As Hurricane Michael came ashore last fall with 155 mph winds, my mom, dad, daughter and I hunkered down on the family farmhouse in the Florida Panhandle. Like many of our neighbors, we decided to ride out the storm at home, lulled by early forecasts that winds would not pose a grave danger to life and property. But my family (and our pets), were soon in the middle of one of the worst storms to ever hit the Sunshine State. My family has lived in this rural area north of the Gulf coast since 1963. We’d seen many hurricanes come and go over the years, but we were not prepared for what was labeled a “Monster of a Storm”. I learned a big lesson: You can never be too prepared and if you have time, get out of the storm’s path. And never forget: forecasts can change by the hour. I know from experience. We spent 3 terrifying hours on Oct. 10 as catastrophic winds bent over trees and rolled over the top of the family home like a vengeful monster out to destroy everything in its path. I watched my daughter clutch her Rosary Beads in her hands and begin to pray as the wind grabbed a 40-year-old, 50 feet high sycamore tree and drop it like a toothpick. All the surrounding trees that stood more than 40 feet tall snapped like twigs, one after another. My parents’ house is over 45 years old built with bricks and a metal roof. This house has withstood numerous hurricanes with little or no damage. On this particular day as Michael blew through our house/property, the winds started increasing in speed and the house began shaking like someone just picked the house up and shook it. The windows rattled as if they were going to blow out and fly through the house. The rainwater started pouring in through the air-conditioning vents and windows. My mom and I were grabbing any and everything we could to stop the water from flooding the house. While we all had moved to a safer place in the house, we heard a terrifying noise of metal twisting. The noise turned out to be the roof lifting off of the house and being set back down. I have been an emergency room nurse for many years. I have seen and dealt with many things in my career, but that was nothing compared to this hurricane. I have never been so afraid in my life of what this storm could possibly do to my family, my town, and me. Every time we thought the storm was over the wind and rain would start again. My family and I attempted to comfort each other and stay positive. Finally, the storm was over. With tears in my eyes, I turned to my 85-year-old father and said, “I am so sorry. We should have left as you suggested.” We felt lucky that we came through without injury although the family farm was extensively damaged. Hurricane Michael was blamed for many deaths with the toll rising in the Panhandle and more than $5.6 billion in property damage. In short, we thought we were prepared, but we were not. Can you really prepare for a Category 4 hurricane? Listed below are recommendations from the Red Cross and my personal experiences to assist one to prepare for a hurricane or similar disaster. Listen to NOAA weather station/local radio stations, weather band radio Check your disaster supplies Water-one gallon per person (needed a lot more due to use to bathe in and flush toilets, fill the bathtubs for water for the toilets) Non-perishable food Flashlights/extra batteries (a lot of extra batteries) First aid kit Medications 7 day supply at least Multi-purpose tool Personal and sanitation needs (baby wipes) Copies of personal documents (insurance forms especially) Cell phone with chargers (only had one cellular company up and running so may not help except to take pictures) Fans that run on batteries and has USB port Family and emergency contacts Extra cash ( credit/debit card system down due to no power) Blankets Maps Baby and pet supplies Tools for securing home (had to cut our way out of our road) Extra set of car and house keys, clothing, hat and sturdy shoes Rain gear, insect repellant Camera for recording damages (recommend pictures before and after) Lots and lots of batteries (used so many batteries) Generator (wish we would have had one prior) I personally recommend you retrieve these items before the disaster, due to supplies are limited after. Think of the “Black Friday Sale “after Thanksgiving and all the people vying for the same things. Bring in anything that can be picked up by the wind Close windows, doors, and Hurricane shudders If you don’t have Hurricane shudders, board up all windows and doors with plywood. (Please remember to take them down after. Stay away from windows and doors during the storm. Find a safe place in the house) Turn refrigerator and freezer down to the coldest setting and keep them closed as much as possible (Ice is a hot commodity after the storm.) Unplug small appliances and turn off propane tanks Fill your car’s gas tanks (My daughter did not want to fill hers with regular gas before the storm, due to that is not what her car usually takes, but that was all that was left to purchase. Gas was almost impossible to find after the storm without driving a long distance.) Evacuation Plan Your communities’ hurricane response plan: Shelters etc. EVACUATE IF ADVISED BY AUTHORITIES (We were not in the evacuation area, but we should have.) Homeowner’s insurance plan (Please review this before a disaster! Many people in my hometown are paying the price for not knowing their policy.) After the Hurricane: Continue listening to the NOAA radio and the local stations (This is all that we had to keep us updated on information to survive the aftermath of in of the worst storms in history. These radios stations were on 24/7 and supplied us with so much information that helped us through the weeks after the hurricane (yes I said weeks!) Stay alert for extended rainfall and flooding If you evacuated, return home only when officials say it is safe. (Curfews are usually in effect too.) Drive only if necessary (Many people were on the roads when need not to be. Very Dangerous!) Keep away from loose or dangling power lines and report them immediately to the power company (Don’t forget cell phones, and the Internet does not work without power. How we forget so easily that we need power to use pretty much everything today! Once again, I recommend listening to the local radio stations even if it’s in your car which is what we had to do.) Stay out of any building that has water in it Inspect your home for damages and take as many pictures as possible for the insurance company. (As soon as possible, call your insurance company. It can take weeks just to get them out to your home.) Use flashlights in the dark. Do not use candles. Avoid using or preparing food with tap water until you’re sure it is not contaminated. Check refrigerator and freezer for spoiled food. Wear protective clothing and be careful when cleaning up debris etc. (sunscreen, protective clothes, and hats) Watch animals closely and keep them under your direct control (Many of my friends lost their pets in the storm and/or pets are seen wandering around town lost.) Use the telephone only for emergencies if able. (Fortunately for us, 911 and emergency messages still came through on our phones,) There are so many other things that one can do before, during, and after the storm to prepare and survive. I would recommend doing research on all the above to be prepared for by researching the internet and emergency management agencies’ resources. Hopefully, one will never have to experience a hurricane or any other kind of disaster, but if one does, I sincerely hope that this article will help with the preparation and survival from disasters. Last but not least, a big thank you to all those who worked together following Hurricane Michael to begin to assist with piecing together the life’s of my town and family back together. “ #850STRONG” Hurricane Michael (1)-5 (1).docx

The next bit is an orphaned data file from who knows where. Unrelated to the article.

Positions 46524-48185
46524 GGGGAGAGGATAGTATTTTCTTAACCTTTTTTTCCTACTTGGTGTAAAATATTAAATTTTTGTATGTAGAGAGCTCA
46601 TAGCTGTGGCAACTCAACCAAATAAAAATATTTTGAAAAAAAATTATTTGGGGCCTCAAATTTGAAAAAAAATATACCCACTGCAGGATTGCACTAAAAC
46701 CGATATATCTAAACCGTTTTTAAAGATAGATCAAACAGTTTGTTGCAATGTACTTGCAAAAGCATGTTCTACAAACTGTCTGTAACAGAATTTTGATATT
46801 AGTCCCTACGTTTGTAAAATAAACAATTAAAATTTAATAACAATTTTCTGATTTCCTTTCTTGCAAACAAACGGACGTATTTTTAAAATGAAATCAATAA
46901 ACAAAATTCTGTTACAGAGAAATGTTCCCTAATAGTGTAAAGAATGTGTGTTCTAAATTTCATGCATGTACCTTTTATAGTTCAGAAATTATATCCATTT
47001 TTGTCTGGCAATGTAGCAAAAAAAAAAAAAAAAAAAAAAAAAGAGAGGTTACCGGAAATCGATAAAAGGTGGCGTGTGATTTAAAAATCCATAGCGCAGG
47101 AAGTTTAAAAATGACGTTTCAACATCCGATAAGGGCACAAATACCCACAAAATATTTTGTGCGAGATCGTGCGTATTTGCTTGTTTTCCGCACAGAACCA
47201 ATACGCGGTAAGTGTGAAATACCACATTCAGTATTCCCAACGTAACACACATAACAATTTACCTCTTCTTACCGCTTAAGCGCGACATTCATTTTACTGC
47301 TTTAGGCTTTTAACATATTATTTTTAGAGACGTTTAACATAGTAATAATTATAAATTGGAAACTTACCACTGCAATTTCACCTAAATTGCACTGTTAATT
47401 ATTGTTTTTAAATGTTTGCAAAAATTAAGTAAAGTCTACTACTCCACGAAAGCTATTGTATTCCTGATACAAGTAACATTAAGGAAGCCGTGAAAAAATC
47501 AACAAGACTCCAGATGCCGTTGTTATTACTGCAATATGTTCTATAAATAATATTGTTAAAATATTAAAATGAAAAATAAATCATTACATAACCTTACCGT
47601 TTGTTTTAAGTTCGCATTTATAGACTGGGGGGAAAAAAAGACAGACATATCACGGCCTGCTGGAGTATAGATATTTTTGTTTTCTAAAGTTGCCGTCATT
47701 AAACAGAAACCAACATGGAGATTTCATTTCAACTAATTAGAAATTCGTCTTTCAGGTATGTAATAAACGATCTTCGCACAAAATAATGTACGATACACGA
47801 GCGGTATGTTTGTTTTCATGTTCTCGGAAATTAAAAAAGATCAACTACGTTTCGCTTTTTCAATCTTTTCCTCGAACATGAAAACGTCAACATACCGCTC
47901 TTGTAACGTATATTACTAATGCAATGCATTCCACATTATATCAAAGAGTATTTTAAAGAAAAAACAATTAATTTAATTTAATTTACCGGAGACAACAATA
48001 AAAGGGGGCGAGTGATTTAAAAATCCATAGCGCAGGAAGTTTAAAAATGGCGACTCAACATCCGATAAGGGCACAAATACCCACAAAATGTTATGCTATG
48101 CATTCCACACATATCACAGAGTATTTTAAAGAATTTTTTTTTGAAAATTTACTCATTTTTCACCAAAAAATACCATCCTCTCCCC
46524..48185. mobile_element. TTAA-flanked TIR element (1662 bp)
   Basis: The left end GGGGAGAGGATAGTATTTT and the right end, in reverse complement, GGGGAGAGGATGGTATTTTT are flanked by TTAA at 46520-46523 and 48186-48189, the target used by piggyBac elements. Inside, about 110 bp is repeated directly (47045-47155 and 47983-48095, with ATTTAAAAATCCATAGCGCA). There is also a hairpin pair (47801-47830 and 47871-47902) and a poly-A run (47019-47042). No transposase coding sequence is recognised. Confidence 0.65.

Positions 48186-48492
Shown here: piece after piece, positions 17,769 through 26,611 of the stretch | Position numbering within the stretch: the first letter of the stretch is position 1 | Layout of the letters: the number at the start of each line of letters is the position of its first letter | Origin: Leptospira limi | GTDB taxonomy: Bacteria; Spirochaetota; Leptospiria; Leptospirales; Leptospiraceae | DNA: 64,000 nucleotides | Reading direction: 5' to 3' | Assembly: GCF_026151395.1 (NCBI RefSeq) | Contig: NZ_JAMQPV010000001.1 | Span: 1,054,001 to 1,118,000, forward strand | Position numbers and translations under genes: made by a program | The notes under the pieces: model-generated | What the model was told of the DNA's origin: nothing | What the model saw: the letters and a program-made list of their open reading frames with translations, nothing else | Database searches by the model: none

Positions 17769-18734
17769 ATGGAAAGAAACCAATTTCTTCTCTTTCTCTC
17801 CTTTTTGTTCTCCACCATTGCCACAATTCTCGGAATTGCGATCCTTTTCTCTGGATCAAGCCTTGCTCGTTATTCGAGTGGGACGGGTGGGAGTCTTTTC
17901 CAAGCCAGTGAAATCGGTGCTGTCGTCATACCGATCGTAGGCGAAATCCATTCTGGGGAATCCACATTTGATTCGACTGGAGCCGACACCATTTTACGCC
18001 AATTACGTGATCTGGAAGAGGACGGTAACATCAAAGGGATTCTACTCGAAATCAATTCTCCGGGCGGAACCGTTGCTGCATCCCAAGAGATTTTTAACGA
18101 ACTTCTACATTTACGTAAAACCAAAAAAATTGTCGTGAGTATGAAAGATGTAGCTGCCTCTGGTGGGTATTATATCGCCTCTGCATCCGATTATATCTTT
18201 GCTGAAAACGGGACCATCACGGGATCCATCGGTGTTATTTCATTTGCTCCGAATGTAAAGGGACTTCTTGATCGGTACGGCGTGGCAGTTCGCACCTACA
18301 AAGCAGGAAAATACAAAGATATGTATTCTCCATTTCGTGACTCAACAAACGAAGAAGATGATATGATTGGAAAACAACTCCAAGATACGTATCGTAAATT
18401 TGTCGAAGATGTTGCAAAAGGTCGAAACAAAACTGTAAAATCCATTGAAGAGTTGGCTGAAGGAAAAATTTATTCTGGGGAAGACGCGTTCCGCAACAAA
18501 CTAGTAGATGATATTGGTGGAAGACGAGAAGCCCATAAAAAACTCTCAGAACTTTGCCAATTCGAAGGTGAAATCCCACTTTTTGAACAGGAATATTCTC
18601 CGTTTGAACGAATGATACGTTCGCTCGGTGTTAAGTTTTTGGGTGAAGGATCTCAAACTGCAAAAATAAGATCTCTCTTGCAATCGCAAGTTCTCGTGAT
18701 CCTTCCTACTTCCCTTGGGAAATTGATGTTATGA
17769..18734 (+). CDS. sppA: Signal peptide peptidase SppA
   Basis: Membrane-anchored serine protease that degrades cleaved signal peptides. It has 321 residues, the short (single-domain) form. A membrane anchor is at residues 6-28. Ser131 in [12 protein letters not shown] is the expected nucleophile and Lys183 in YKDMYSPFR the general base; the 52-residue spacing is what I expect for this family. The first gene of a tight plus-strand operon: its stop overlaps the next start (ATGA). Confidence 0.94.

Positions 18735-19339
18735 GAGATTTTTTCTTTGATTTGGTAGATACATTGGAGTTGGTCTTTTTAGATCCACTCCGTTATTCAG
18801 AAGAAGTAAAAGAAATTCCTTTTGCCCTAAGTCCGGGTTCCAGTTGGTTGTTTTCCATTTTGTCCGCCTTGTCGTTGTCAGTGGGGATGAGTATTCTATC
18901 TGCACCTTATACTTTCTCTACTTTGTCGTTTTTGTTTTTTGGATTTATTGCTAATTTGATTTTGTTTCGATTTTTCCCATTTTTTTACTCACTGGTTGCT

2. spunkygirl1962